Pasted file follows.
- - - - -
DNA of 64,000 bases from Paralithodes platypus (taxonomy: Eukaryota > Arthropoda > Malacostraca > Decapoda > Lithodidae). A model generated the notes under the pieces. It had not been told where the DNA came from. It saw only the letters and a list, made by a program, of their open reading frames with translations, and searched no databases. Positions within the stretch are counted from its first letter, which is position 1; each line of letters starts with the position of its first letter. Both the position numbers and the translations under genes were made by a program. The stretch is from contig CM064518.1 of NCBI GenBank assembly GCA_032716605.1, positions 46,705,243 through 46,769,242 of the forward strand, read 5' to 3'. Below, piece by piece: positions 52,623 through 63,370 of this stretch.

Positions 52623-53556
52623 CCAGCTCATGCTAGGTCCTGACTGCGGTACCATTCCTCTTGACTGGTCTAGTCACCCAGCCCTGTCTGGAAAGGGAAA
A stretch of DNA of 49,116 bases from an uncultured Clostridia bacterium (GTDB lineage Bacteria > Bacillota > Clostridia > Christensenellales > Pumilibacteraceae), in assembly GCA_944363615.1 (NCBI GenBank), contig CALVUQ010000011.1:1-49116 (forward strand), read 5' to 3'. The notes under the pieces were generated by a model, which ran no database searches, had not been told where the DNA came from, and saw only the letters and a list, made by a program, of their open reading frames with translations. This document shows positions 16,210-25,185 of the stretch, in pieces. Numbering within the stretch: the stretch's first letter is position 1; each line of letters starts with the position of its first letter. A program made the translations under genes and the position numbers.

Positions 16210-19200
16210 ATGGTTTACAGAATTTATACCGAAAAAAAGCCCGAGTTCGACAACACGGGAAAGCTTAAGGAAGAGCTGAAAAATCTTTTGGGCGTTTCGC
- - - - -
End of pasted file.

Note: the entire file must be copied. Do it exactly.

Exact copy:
DNA of 64,000 bases from Paralithodes platypus (taxonomy: Eukaryota > Arthropoda > Malacostraca > Decapoda > Lithodidae). A model generated the notes under the pieces. It had not been told where the DNA came from. It saw only the letters and a list, made by a program, of their open reading frames with translations, and searched no databases. Positions within the stretch are counted from its first letter, which is position 1; each line of letters starts with the position of its first letter. Both the position numbers and the translations under genes were made by a program. The stretch is from contig CM064518.1 of NCBI GenBank assembly GCA_032716605.1, positions 46,705,243 through 46,769,242 of the forward strand, read 5' to 3'. Below, piece by piece: positions 52,623 through 63,370 of this stretch.

Positions 52623-53556
52623 CCAGCTCATGCTAGGTCCTGACTGCGGTACCATTCCTCTTGACTGGTCTAGTCACCCAGCCCTGTCTGGAAAGGGAAA
A stretch of DNA of 49,116 bases from an uncultured Clostridia bacterium (GTDB lineage Bacteria > Bacillota > Clostridia > Christensenellales > Pumilibacteraceae), in assembly GCA_944363615.1 (NCBI GenBank), contig CALVUQ010000011.1:1-49116 (forward strand), read 5' to 3'. The notes under the pieces were generated by a model, which ran no database searches, had not been told where the DNA came from, and saw only the letters and a list, made by a program, of their open reading frames with translations. This document shows positions 16,210-25,185 of the stretch, in pieces. Numbering within the stretch: the stretch's first letter is position 1; each line of letters starts with the position of its first letter. A program made the translations under genes and the position numbers.

Positions 16210-19200
16210 ATGGTTTACAGAATTTATACCGAAAAAAAGCCCGAGTTCGACAACACGGGAAAGCTTAAGGAAGAGCTGAAAAATCTTTTGGGCGTTTCGC